Monday, December 25, 2017

The Baby Jesus

One day, when she was around three, Abby stood next to me in the bathroom as I fixed my hair. It was near Christmas and she was singing a song she had learned in Sunday school. I listened to her sing and realized she was a bit confused.

She sang, "Always in a manger, no crib for His head..."

I swallowed a laugh and told her, "No, Honey. It's not 'always,' it's 'away in a manger.'"

"Okay," she said, and started in again. "Away in a manger..."

But it made me think. Always in a manger. . . .

It's appropriate to celebrate Jesus' miraculous birth. God Himself marked the event with an angel choir. But we can't leave Jesus there, in a manger. His birth was not the whole story. He came to Earth to grow into an extraordinary youth who dazzled priests with His knowledge; to become a teacher who fed multitudes; and a Redeemer who sacrificed His life for our eternal salvation.

It's easier to think about the baby Jesus. It doesn't require much of us. Granted, it takes faith to believe in His virgin birth, but there is nothing about His birth that makes us consider ourselves, our sinfulness. It's Jesus the Man who demands something of us. His death on the cross—we have to do something with that. We can choose to ignore it, we can dismiss it, or we can be changed by it.

Christmas is a time of joy and gladness—it's good news that Jesus came. But we can't leave Jesus in the manger. He didn't come to Earth to be a baby. He came to Earth to be a Savior.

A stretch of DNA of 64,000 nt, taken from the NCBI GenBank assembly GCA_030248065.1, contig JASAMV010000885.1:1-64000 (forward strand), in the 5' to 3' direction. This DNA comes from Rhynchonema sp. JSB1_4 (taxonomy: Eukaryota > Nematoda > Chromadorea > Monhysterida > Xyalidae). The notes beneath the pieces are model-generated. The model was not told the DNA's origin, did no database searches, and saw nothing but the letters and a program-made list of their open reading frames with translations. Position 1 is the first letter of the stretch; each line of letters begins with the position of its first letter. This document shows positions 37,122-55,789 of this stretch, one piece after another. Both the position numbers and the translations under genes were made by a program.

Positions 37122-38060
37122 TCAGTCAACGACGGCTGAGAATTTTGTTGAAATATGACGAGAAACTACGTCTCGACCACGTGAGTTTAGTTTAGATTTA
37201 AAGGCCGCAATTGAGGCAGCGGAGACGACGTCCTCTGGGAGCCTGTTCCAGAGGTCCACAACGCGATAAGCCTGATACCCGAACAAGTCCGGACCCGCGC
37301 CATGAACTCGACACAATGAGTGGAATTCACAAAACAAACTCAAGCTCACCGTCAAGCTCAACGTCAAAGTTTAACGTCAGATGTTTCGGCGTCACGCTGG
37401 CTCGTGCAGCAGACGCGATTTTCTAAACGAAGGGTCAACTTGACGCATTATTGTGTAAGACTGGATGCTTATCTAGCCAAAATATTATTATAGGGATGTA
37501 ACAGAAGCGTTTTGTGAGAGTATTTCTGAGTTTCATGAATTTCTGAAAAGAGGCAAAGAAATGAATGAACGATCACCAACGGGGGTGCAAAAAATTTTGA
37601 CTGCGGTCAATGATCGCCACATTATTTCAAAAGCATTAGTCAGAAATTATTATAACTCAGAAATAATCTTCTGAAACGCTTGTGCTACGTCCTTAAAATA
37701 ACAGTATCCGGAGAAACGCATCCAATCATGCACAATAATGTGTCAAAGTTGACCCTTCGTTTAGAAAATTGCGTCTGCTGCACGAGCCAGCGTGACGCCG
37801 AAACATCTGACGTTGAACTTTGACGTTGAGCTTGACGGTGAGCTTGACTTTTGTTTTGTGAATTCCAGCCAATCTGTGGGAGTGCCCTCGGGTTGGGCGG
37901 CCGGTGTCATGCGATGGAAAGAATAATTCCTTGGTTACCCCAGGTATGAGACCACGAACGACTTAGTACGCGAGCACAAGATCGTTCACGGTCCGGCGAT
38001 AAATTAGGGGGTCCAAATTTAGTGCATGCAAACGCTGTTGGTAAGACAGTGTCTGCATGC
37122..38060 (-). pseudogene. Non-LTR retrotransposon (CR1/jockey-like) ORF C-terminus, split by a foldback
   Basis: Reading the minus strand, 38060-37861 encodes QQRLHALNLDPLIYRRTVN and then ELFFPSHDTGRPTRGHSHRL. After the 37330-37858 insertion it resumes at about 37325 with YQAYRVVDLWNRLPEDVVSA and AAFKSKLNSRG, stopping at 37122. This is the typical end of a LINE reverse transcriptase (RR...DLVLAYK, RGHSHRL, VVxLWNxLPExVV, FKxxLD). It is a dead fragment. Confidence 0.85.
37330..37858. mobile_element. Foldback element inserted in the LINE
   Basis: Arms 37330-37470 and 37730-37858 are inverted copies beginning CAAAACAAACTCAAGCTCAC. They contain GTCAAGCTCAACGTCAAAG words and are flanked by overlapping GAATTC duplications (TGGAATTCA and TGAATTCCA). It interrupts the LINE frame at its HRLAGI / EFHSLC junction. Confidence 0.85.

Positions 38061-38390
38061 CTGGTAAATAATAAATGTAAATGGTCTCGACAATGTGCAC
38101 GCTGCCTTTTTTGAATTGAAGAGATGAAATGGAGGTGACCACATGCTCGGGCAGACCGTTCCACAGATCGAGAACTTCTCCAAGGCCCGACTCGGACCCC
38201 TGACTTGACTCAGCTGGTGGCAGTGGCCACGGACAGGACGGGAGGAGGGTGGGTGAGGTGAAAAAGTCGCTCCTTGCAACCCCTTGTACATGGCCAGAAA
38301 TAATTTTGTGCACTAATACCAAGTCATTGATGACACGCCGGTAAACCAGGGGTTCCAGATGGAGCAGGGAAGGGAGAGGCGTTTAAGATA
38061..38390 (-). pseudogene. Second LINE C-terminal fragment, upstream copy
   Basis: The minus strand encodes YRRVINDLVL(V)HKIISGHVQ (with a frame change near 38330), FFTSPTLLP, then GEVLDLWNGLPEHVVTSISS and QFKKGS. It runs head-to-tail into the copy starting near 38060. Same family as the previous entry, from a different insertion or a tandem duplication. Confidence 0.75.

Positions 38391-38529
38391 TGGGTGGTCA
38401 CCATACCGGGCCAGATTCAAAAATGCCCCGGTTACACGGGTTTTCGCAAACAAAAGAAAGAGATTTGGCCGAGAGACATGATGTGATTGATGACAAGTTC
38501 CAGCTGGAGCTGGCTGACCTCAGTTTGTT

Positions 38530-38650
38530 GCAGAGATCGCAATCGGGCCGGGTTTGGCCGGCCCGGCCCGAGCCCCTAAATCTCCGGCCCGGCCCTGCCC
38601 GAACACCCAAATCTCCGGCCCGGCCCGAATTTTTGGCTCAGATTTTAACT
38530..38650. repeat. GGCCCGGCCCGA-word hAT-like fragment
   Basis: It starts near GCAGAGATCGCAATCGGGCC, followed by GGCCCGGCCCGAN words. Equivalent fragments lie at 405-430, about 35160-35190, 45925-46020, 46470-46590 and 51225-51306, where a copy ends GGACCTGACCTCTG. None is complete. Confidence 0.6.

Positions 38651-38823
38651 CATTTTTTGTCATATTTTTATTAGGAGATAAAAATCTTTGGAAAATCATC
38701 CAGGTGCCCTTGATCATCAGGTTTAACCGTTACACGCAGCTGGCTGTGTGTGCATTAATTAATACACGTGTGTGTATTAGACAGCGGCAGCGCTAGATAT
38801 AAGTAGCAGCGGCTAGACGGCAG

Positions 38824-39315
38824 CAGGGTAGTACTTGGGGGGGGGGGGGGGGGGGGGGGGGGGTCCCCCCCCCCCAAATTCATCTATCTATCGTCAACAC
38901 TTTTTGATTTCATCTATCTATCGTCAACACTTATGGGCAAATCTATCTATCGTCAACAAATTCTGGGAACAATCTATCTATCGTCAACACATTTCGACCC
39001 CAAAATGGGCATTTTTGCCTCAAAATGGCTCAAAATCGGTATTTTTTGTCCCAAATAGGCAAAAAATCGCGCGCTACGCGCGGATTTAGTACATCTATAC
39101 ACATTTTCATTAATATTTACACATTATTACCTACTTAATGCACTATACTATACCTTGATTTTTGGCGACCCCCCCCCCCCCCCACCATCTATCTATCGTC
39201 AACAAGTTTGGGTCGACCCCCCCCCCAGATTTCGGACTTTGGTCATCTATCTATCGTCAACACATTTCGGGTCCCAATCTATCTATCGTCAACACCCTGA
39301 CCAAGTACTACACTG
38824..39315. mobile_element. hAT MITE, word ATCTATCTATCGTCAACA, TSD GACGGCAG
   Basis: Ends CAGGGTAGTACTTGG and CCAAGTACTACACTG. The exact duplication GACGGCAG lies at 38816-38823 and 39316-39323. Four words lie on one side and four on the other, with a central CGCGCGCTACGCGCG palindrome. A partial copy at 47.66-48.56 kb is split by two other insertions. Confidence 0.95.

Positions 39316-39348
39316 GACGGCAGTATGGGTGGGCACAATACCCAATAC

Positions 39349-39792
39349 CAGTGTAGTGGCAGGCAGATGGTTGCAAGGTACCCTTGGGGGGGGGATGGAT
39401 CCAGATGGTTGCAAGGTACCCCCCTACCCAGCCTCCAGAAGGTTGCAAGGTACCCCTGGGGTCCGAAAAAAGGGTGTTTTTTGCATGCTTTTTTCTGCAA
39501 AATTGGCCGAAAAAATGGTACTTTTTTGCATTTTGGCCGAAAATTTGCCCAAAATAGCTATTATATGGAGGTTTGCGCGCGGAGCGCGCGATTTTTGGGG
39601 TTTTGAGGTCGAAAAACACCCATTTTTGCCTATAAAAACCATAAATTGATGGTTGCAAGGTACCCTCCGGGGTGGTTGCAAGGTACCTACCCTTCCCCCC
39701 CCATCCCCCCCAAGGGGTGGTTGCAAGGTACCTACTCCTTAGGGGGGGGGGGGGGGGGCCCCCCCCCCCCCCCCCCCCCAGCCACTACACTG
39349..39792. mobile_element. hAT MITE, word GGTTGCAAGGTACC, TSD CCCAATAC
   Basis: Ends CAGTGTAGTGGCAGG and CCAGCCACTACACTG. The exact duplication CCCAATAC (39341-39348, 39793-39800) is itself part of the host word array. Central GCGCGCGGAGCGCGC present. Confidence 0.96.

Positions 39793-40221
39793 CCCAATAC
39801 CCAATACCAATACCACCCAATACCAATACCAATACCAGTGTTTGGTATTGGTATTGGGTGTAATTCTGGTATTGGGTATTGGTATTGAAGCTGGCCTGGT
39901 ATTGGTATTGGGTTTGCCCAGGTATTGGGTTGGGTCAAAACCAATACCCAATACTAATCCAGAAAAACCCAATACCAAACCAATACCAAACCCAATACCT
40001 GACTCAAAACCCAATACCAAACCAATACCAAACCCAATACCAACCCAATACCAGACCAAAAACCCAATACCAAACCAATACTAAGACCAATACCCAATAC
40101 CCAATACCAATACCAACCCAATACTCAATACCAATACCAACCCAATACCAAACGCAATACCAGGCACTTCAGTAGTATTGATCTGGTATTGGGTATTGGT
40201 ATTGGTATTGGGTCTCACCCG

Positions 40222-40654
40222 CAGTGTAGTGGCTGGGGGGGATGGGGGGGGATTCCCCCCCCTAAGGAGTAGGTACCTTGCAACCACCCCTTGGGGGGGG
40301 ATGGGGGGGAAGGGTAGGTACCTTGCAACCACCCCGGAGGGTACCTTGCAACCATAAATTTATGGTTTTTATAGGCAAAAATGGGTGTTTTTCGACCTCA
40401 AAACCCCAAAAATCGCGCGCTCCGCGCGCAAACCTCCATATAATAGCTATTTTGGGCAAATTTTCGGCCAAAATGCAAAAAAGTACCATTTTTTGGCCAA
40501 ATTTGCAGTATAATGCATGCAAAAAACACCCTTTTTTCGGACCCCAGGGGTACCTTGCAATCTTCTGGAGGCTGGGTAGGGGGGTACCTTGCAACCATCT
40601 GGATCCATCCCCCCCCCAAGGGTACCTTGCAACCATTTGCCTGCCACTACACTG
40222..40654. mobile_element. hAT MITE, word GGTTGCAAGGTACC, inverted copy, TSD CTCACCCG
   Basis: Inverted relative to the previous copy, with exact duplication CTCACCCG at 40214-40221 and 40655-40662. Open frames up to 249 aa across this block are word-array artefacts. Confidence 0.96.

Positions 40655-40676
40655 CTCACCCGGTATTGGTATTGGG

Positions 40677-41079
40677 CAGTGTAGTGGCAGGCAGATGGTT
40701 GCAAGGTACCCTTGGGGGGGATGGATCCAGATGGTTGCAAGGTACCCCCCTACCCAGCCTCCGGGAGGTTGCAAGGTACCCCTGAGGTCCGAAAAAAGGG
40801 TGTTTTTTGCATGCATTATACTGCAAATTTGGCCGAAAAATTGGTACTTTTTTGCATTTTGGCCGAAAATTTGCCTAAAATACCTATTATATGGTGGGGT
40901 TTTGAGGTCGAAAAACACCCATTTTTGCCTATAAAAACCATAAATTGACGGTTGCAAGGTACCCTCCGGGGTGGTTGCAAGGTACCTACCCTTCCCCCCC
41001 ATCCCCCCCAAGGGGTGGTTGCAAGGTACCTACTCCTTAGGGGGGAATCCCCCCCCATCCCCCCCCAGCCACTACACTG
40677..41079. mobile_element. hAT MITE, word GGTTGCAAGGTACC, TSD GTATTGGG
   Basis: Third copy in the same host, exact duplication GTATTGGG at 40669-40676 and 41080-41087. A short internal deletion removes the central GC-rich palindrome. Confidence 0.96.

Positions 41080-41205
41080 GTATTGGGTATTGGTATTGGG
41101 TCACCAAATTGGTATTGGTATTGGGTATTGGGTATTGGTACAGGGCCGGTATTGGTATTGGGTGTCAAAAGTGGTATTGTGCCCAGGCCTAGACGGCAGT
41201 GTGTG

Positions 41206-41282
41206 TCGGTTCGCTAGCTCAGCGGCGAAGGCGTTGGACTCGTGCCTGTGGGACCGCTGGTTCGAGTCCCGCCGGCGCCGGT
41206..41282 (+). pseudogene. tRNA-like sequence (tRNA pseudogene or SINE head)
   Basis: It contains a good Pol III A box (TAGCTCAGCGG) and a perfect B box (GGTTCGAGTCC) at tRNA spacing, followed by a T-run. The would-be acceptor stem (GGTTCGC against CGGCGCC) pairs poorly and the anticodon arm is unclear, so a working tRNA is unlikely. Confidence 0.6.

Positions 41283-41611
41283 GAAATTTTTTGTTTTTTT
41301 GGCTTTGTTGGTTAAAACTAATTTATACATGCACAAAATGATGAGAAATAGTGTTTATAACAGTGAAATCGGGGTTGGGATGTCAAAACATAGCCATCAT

December 22, 2004

Sunday, December 24, 2017

A Hand to Hold

Abby's first high school choir concert was a lesson in friendship. Abby was in the jazz choir, an all-girl group that sang more contemporary music and often incorporated choreography.

Part way through the jazz choir's portion of the program, Abby and her friend Christine stepped over to the mike to sing a duet. They sang Grown Up Christmas List, a sweet song about what adults might ask Santa to give them for Christmas.

They used a prerecorded accompaniment track. Abby started the song alone and came in a bit early. It sounded okay, and most people probably couldn't tell she’d come in wrong. Then, she forgot the words, stopped singing, stepped back, put her head down ....

Seeing her friend in trouble, Christine slipped her hand into Abby's and started singing with her. That got Abby back on track and they did fine the rest of the song. When they were done, Christine reached over and gave Abby a hug—right there on the stage. I cried through the whole song—it's a mother thing—but seeing Christine's love for Abby made me a blubbering fool.

When I falter, I count on my friends to reach over and take my hand. I need them to sing with me and give me the courage to go on. And give me a hug when we make it through.

No more lives torn apart
That wars would never start
And time would heal all hearts.
Everyone would have a friend
And right would always win,
And love would never end.
This is my grown up Christmas list.

 Grown Up Christmas List by Linda Thompson-Jenner, 1990

December 22, 2005